I don’t like asking for help because I don’t like bothering people. I tend to assume there are worse things in the world than my problem, and everyone is busy, so why bother them. Because of this thinking, I rarely ask for help when I can really use it. However, if a friend called and asked me for help, I would drop what I was doing and happily help her, and most of my friends are like this as well.

So why is asking for help so hard?!

As military spouses and moms, we grow tough skin; we gain confidence in our own self-sufficiency; and we have this “I can deal with whatever comes my way” attitude because we have to. Sometimes we think we can do it ourselves despite clear evidence that we can’t. We don’t want to seem weak, or maybe we think other people wouldn’t need help in this situation. Maybe we are afraid our cry for help will be turned down. After all, putting ourselves out there by asking for help and then being told “no” is a scary risk. Maybe asking for help means revealing something about ourselves that we would rather keep secret.

After having my second child, I experienced a moderate case of postpartum depression. I loved my new baby and bonded with him just fine, but I felt this sadness that I couldn’t shake for about a year. This was the complete opposite of my usual happy optimistic self, so I knew something was wrong. At the well-baby check-up when they handed me the self-care survey, I checked the “correct” boxes stating all was well with me, even though there were many boxes I could’ve checked that stated otherwise.

I didn’t tell anyone how I was feeling. I dealt with it in my own way — through prayer and getting involved in every church group I could. And I made it through.

After a year, it was like the sun came out again and the grey cloud that hovered over my head was gone. Even though I “got through” that previous year, looking back, I know it would’ve helped a lot if I had talked to someone. My good friends could have been a source of strength and encouragement.  And who knows, maybe they were going through or had gone through something similar — maybe I missed an opportunity for a deeper connection with the friends around me.  I have since learned to see the signs in other new moms and make sure I offer help and a listening ear.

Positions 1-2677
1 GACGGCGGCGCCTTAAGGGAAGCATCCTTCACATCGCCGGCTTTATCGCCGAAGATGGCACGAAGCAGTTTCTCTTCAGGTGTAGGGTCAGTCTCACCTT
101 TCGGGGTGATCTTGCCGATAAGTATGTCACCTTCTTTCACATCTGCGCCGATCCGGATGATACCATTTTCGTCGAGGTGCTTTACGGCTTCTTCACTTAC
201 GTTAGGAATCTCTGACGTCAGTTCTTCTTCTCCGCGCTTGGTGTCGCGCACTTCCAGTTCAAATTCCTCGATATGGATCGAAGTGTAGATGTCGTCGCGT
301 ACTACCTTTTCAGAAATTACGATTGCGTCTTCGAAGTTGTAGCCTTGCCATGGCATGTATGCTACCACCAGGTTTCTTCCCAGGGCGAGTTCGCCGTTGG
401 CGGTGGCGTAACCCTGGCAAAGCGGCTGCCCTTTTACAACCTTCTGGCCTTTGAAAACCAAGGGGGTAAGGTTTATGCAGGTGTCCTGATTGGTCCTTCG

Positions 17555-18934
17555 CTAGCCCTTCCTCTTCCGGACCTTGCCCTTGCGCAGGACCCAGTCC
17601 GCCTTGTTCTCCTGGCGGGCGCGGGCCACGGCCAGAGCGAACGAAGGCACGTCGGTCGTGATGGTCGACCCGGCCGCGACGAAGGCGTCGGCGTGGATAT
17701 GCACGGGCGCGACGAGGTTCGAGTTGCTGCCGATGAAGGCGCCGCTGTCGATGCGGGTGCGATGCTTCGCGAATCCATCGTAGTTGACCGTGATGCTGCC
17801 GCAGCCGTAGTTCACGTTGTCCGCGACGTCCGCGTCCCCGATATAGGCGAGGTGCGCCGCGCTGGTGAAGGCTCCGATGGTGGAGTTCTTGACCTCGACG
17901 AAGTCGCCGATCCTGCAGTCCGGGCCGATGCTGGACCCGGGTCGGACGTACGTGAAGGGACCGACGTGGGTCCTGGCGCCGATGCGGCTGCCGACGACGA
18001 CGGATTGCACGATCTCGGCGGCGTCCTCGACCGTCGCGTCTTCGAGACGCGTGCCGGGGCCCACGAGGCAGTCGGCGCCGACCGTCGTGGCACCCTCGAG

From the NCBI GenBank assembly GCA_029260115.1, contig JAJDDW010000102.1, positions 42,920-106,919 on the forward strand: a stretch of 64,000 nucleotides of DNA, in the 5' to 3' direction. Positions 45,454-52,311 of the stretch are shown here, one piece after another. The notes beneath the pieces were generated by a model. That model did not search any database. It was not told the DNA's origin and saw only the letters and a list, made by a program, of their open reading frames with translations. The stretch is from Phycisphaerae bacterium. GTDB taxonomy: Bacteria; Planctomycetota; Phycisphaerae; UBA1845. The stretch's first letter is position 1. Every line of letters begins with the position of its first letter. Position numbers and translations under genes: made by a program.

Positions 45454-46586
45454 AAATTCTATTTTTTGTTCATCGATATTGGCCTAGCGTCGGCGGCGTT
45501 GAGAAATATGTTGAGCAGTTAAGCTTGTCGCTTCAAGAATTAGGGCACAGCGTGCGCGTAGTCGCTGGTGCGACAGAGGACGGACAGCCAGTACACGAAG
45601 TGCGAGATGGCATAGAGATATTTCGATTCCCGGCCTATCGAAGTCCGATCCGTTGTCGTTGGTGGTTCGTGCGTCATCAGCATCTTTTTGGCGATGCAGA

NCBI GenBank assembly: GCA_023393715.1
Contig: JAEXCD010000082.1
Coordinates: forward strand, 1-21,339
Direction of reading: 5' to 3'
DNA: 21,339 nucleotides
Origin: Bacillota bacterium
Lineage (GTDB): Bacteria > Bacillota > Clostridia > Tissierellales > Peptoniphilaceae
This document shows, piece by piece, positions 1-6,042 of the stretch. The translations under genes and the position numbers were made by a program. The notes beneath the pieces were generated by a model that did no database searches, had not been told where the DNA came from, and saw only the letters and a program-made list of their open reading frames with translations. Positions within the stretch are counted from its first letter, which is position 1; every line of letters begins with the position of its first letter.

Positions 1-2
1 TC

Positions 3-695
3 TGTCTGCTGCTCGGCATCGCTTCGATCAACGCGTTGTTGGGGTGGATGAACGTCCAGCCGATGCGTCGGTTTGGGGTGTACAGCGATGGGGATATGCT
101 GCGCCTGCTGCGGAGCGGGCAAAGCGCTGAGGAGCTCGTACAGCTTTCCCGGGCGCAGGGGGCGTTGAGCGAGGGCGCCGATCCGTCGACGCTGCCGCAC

But even now, asking for help is still hard for me! Most times I fail to think about what I would gain by asking for help. When I was pregnant with my third child, I had a medical emergency at 11 p.m. The ambulance arrived while my two preschool-aged kids were asleep. Help was definitely needed. My husband called our friend up the road, and she stayed at our house until my husband returned from the hospital hours later.  My husband warned her not to go in our bathroom, but she did. And she cleaned up the bloody mess, something that would have been too difficult for my husband to do in the state he was in after not knowing if he was losing his wife or child. That day, she was no longer just a friend; she was family and would remain so.

For military moms it is even harder to ask for help for frequently we are just arriving at a new place and have just met new people or maybe we haven’t met anyone at all. How do you ask for help from strangers?

In the last 13 years, I have moved six times. Through these moves, I have realized that the common factor of “military” no longer makes the people around me strangers. As military moms, even though we’ve never met, even though we may have different personalities or beliefs, and even though we or our spouses may have different jobs and ranks within the military, we share a bond like no other group of people.

Let’s give people around us the opportunity to help us, knowing that one day we will have the opportunity to help others. This is how strong communities are built and sustained.  Asking for help may seem hard, but suffering alone is even harder.